Norovirus Treatment & Management

Updated: May 08, 2023
  • Author: Zartash Zafar Khan, MD, FACP; Chief Editor: Michael Stuart Bronze, MD  more...
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Medical Care

Oral fluid and electrolyte replacement generally is adequate for the treatment of norovirus infections.

In cases of severe volume depletion, intravenous fluid and electrolyte resuscitation may be necessary.

Symptomatic relief can be achieved using antiemetics for nausea and vomiting and analgesics for myalgias and headache.

Antiperistaltic agents generally should be avoided in cases of infectious diarrhea but could be considered in patients with severe diarrhea.



In all epidemic outbreaks (2 or more people who shared a common meal), the local and/or state health department should be contacted for investigation of potential sources.



Treatment includes the following:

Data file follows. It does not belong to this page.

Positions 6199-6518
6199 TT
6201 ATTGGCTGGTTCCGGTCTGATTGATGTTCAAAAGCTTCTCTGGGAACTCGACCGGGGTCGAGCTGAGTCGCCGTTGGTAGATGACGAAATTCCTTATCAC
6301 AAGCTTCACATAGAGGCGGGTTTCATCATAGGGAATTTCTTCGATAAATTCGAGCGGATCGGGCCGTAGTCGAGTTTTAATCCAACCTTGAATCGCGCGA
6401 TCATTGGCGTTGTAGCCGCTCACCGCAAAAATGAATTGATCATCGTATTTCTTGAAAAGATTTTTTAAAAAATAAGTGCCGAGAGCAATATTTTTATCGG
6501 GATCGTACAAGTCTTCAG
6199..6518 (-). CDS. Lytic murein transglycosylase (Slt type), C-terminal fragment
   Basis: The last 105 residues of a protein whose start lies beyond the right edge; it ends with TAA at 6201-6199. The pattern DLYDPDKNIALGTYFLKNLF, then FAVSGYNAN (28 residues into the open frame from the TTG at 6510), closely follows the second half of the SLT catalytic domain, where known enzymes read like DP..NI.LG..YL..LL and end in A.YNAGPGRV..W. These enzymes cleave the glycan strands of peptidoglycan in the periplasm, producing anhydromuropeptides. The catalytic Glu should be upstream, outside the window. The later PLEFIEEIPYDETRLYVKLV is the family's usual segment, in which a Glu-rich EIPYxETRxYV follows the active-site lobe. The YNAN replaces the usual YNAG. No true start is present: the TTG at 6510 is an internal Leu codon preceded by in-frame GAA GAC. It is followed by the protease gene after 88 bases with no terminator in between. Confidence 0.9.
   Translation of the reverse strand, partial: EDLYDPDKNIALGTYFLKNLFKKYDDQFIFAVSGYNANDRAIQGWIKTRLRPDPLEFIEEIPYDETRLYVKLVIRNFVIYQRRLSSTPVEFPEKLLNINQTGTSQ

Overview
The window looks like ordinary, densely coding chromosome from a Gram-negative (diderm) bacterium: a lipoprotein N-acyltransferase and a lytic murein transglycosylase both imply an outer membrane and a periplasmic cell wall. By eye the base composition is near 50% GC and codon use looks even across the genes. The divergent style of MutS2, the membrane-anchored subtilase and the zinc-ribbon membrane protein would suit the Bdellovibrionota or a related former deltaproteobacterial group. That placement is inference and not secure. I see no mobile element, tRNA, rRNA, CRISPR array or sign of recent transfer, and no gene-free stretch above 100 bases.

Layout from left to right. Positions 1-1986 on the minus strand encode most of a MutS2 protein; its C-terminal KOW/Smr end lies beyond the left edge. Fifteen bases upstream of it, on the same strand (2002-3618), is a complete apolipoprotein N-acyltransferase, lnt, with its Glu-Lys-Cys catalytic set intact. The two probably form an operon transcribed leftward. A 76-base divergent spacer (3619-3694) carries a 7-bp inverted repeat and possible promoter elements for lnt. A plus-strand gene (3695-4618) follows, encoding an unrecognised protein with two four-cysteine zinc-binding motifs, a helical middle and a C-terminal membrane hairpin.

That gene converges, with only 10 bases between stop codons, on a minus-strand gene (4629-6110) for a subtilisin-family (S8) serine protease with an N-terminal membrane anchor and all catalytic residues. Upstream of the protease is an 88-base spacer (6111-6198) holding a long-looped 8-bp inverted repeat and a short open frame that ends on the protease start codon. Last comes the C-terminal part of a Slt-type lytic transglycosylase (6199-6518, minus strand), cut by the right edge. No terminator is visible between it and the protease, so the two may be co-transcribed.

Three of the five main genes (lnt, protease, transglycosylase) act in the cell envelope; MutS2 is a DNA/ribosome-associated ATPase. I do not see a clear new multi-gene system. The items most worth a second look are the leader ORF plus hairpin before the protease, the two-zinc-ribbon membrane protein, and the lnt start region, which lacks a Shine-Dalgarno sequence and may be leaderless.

• Electrolyte replacement liquids

  • Regular diet as tolerated



Activity may be performed as tolerated.



In cases of norovirus outbreaks, several measures should be taken to prevent further transmission, as follows:

  • Contaminated sources should be identified and eliminated.

  • Strict hand hygiene is necessary. Food handlers should be thoroughly educated on the infectivity of norovirus, and updated hygienic codes should be maintained. [25]  Although virucidal efficacy of alcohol against feline calicivirus is inferior to that of povidone-iodine, it is greatly variable depending on different formulations, concentrations, and contact times. In one study, only a 0.5-1 log10 reduction in virus titer was achieved after exposure to ethanol (62-99.5%) for 30 seconds. Another study showed a 2 and 3 log10 reduction in virus titer when 80% ethanol was used for 30 seconds and 1 minute, respectively. Successful control of a norovirus outbreak using 80% alcohol-based hand rubs was reported in an infirmary. [26]  Hand washing with soap and water is necessary for hands that are visibly soiled. [27]

  • Environmental sanitization and disinfection should be performed.

  • Instruct individuals with viral gastroenteritis to self-quarantine.

Clinical trials are in progress for vaccine development. Currently no vaccines against norovirus are available due to wide genetic and antigenic diversity of noroviruses with multiple co-circulated variants of various genotypes.